You need to be able to be aware of what’s happening in the present moment, open to not just what you’re experiencing but what is going on in the world around you. If you are shutting some part of yourself down, or feeling like you have to eliminate your difficult thoughts or feelings with a psychic weed-whacker, two things are happening: 1. you’re shutting out a world’s worth of information and opportunities to learn and grow and contribute; and 2. you’re setting yourself up to fail. Research shows that when we try to suppress or avoid an unpleasant thought or emotion or sensation, the act of suppression can actually make the experience happen more intensely, more frequently, or both. And if we are feeling a certain way when we try to suppress the experience, then the next time we feel that way the unpleasant experience is more likely to come back. So basically, the times when you most want avoidance or suppression to work, are the times when it is most likely to fail. 

4. Deal with the thorns

So the way to deal with the “thorns” is through a kind of non-judgemental, self-compassionate awareness. Gently observe and label the “plant” that’s producing them. Put the weed-whacker down. If you’re struggling (and everyone goes through struggles), label the struggle. If you keep getting caught in a story your mind is telling you, notice the story and give it a name (for example, one of my frequently recurring ones is the “No one really cares” story). When you can feel your emotions rising up and getting in the way, or when you’re feeling the urge to do something inappropriate, take a minute to sit and breathe through the sensations (just like labour pains) - take the time to simply notice where the sensations are happening in your body (arms, jaw, neck, chest?). You are not your feelings. You are not your thoughts. You are not your sensations. You are an eternal being intricately interwoven with a magnificent electrochemical system embedded in a complex social support network, and you can choose to notice all of these things and then choose where to direct your energy and attention.

5. Learn from the thorns

One of the great things about these “thorns” is that, even when they get in the way of living out your values, they can still become triggers for helpful action. Imagine that someone is being really annoying and all you want to do is yell or walk away.  If you can continue to remind yourself that being kind and self-controlled is what matters, in time, that rising, suffocating feeling of frustration and anger will itself remind you that you want to embody kindness and self-control, and prompt you to live that out instead of yelling and walking away.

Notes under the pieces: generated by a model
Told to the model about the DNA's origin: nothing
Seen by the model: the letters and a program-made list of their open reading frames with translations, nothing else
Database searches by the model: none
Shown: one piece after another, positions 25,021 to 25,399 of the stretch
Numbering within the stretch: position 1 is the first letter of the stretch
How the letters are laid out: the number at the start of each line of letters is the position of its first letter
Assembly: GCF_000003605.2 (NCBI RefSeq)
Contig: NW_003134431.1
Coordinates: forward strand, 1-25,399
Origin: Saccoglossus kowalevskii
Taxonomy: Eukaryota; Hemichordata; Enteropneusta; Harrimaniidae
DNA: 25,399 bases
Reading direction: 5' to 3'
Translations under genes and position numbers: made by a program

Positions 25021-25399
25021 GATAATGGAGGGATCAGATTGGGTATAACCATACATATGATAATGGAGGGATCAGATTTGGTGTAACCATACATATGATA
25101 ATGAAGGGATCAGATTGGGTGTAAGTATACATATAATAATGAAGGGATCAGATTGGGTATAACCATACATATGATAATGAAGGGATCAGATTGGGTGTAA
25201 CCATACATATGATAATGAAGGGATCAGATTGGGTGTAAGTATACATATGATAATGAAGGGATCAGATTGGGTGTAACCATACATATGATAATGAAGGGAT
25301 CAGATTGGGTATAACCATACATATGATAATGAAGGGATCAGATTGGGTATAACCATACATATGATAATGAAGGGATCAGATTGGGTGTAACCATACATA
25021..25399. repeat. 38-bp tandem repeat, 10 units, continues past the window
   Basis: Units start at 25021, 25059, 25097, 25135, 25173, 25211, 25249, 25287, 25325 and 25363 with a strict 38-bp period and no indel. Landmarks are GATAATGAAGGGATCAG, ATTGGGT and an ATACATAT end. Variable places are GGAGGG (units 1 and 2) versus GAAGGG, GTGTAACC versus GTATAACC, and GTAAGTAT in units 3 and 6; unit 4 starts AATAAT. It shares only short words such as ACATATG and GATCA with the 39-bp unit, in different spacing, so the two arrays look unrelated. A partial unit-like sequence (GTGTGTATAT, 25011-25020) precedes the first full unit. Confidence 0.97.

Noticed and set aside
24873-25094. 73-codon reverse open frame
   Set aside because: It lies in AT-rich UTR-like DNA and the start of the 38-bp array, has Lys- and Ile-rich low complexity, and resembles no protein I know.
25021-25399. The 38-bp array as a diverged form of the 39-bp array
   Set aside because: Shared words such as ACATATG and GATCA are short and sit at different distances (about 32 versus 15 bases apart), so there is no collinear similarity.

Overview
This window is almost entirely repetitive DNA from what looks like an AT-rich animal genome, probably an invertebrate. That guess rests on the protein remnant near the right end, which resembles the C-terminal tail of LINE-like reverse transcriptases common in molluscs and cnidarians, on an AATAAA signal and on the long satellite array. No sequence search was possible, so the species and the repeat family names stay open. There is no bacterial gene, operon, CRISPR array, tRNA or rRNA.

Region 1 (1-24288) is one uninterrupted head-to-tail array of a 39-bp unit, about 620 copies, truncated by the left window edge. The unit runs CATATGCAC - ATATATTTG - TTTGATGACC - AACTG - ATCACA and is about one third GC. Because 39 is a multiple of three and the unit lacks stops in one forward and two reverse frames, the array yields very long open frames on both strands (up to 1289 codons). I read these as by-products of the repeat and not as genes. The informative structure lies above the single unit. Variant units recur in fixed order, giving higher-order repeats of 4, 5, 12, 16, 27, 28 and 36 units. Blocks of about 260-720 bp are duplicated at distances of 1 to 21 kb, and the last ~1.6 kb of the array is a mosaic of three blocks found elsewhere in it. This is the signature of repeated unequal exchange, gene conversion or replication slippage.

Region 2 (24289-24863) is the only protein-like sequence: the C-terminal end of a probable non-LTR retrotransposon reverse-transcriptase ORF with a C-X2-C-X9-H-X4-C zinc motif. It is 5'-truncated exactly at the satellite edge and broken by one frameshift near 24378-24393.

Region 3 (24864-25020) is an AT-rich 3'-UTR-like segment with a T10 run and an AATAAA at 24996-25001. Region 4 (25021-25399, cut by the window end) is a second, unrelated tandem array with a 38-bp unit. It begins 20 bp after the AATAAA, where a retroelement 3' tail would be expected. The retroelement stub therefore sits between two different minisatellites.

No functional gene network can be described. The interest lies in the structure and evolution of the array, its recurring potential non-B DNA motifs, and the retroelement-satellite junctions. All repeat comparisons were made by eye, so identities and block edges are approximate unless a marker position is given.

6. Love God and others

We must remember that our God is a God of grace and mercy. We only have work to do because God made us alive in Jesus even though we were hopelessly broken. He knows how we work and how we are made. Our first task is to connect to Him. Maybe that’s all you can do for now. And that’s absolutely fine. Pick a way you can intentionally connect with Him this week that you didn’t do last week. If you can, pick a way to intentionally connect with people. Maybe it’s something you’re doing already – the crucial thing is that it needs to mean something to you. It must tie into your value network so that you can maintain it easily. Tell someone your plan and ask them to ask you about it every week (because, trust me, if you know someone is going to be continually asking you – non-judgementally, of course – “Did you do [task]”… well, sooner or later you’re simply going to want to be able to say “Yes!”). And whenever you brush up against those thorns, that’s okay – take a moment, breathe, put the metaphorical machete down, and label the “bush” that’s growing them. Then lift your gaze to the God who loves you, who wired you to value the things that you do, and have a word with Him about the next step you’re going to take.

Once a clinical psychologist, Krystyna Kidson had kids, fell in love with coaching and is now The Psychologist Coach and founder of the Paraclete Initiative, a stress mastery and burnout prevention ministry; coming alongside God’s people with practical, effective strategies that they can use to throw off that which hinders and be free to love and serve God and others more meaningfully, effectively, and sustainably.